As we prepare for a new year and a new decade, a goal we should each have is to know God better. If we know God better, we should be better equipped to love Him more and to live accordingly (live in, not of – fotonni). Thus, for these last three weeks of the year, I am going to repost a short series from 2017 about knowing God. This post is the second of three posts in the series. You can find the first post here.
This post first appeared on this blog’s former site fotonni.blogspot.com on December 14, 2017.
In last week’s post, I attempted to prove that regardless of how much we may know about God, the amount is minuscule compared to how much can be known. I do not mean for that statement (or the post) to provide an excuse for not desiring to know about God. Indeed, God has given us the Bible so we can definitively know certain aspects (attributes) of His being – even if we cannot know them fully. However, the crux of this brief series is that while knowing about God is important, knowing Him is what truly counts.
As a pastor and seminary professor, people expect me to know about the Bible. They expect me to know about God. But a knowledge of God is not the only qualification for either of those roles – at least, it should not be. In Matthew 7, Jesus says that a day will come when many will stand before Jesus having cast out demons in His name, done mighty works in His name, and even referred to Him as Lord (vv. 21-23). However, Jesus warned that some have no place in His Kingdom despite those facts. Again, the words to which I refer are from the lips of Jesus. His reason for rejecting them – “I never knew you.”
Why would Jesus not know these individuals? Because they did not know Him! They obviously knew about Him. They knew about His power for miracles, to cast out demons, and even managed to call Him Lord, but saying the word and living accordingly are not the same. The reality is that we can teach ourselves and others much about God without capturing the essence of who He is and what He desires from us. And what He desires is a relationship with us – not a series of facts about one another, but an intimacy with one another.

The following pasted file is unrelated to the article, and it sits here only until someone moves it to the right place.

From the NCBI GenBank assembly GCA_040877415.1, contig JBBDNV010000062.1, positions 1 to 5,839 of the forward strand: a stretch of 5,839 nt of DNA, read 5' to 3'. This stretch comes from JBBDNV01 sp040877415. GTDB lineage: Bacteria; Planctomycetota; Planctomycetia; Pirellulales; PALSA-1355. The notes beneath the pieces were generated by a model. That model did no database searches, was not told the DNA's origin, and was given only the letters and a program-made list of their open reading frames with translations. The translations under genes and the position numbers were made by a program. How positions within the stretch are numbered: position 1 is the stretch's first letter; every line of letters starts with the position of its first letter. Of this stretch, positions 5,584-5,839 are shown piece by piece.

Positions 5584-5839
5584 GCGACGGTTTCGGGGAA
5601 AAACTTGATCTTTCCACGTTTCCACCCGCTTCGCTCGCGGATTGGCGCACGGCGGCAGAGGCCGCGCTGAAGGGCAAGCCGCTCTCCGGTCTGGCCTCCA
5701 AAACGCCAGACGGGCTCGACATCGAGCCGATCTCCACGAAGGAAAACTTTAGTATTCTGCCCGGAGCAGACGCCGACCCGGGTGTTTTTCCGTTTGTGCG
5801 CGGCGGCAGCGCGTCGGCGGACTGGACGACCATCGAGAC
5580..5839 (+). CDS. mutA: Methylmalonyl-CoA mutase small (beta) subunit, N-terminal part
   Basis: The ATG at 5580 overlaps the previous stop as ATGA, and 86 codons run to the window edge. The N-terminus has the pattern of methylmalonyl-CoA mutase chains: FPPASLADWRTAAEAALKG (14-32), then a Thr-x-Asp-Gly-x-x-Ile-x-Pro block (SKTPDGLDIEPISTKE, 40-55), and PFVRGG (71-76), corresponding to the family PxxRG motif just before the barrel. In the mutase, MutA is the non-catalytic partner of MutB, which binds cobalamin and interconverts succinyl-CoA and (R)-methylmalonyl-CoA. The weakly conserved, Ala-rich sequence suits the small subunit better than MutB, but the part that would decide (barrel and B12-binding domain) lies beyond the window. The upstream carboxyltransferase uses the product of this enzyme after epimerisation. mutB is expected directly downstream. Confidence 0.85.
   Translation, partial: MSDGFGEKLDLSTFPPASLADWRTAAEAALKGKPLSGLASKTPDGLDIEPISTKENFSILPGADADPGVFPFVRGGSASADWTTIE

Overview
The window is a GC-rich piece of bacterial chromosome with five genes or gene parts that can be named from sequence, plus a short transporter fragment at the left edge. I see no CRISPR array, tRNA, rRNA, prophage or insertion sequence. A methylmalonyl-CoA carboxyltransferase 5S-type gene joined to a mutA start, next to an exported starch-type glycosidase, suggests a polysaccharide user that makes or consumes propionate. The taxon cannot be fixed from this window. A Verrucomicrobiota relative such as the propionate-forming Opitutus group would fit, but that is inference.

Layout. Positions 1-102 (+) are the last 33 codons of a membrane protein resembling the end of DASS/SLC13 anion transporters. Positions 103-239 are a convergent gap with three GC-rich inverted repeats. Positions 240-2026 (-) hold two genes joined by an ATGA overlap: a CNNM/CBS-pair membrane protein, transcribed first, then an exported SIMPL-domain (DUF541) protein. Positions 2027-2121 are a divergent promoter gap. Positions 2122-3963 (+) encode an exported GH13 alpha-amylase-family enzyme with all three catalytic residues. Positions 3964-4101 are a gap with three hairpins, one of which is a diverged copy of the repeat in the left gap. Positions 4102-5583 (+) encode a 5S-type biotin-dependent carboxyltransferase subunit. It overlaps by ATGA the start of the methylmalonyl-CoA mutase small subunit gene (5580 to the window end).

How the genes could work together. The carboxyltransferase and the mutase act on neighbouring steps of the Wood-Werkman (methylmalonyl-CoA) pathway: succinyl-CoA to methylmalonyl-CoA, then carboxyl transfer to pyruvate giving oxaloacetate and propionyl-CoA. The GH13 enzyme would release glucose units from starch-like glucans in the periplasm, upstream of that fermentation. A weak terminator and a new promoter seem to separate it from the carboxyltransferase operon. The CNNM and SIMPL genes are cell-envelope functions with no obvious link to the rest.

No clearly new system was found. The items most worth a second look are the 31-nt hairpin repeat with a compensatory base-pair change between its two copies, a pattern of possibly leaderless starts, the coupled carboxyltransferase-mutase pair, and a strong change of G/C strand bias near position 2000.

Next month I will be travelling to teach others about God and ministry. I have flexibility in my topic so a few months ago I decided the best use of the time is to teach from the book of Mark. I chose Mark because it is short enough to briefly cover over a few days, yet robust enough to give the pastors and church leaders an opportunity to get to know Jesus. Yes, I will be teaching them facts and truths that Mark recorded, but my real aim is to make sure they leave knowing Jesus better. I can teach a great deal of information over the few days I am there, but what I hope I do is create a love for Jesus and who He is. We can teach information, but we cannot force love.
Over these past few years, what I have come to realize is that whether I teach all I know to this group next month, to the students at the seminary each semester, or to the church I lead every week, some people who may be learning this information for the first time already know and love Jesus more than I ever will. I concluded the previous paragraph with one statement about information and love, but here is another. We can know information, but it may not produce love. However, if we know God, it should lead us to better love Him. And that should create a desire to know more about Him as well.
Next week, I will conclude this brief series by sharing the progression of how God has made Himself known and what that means for us in the future.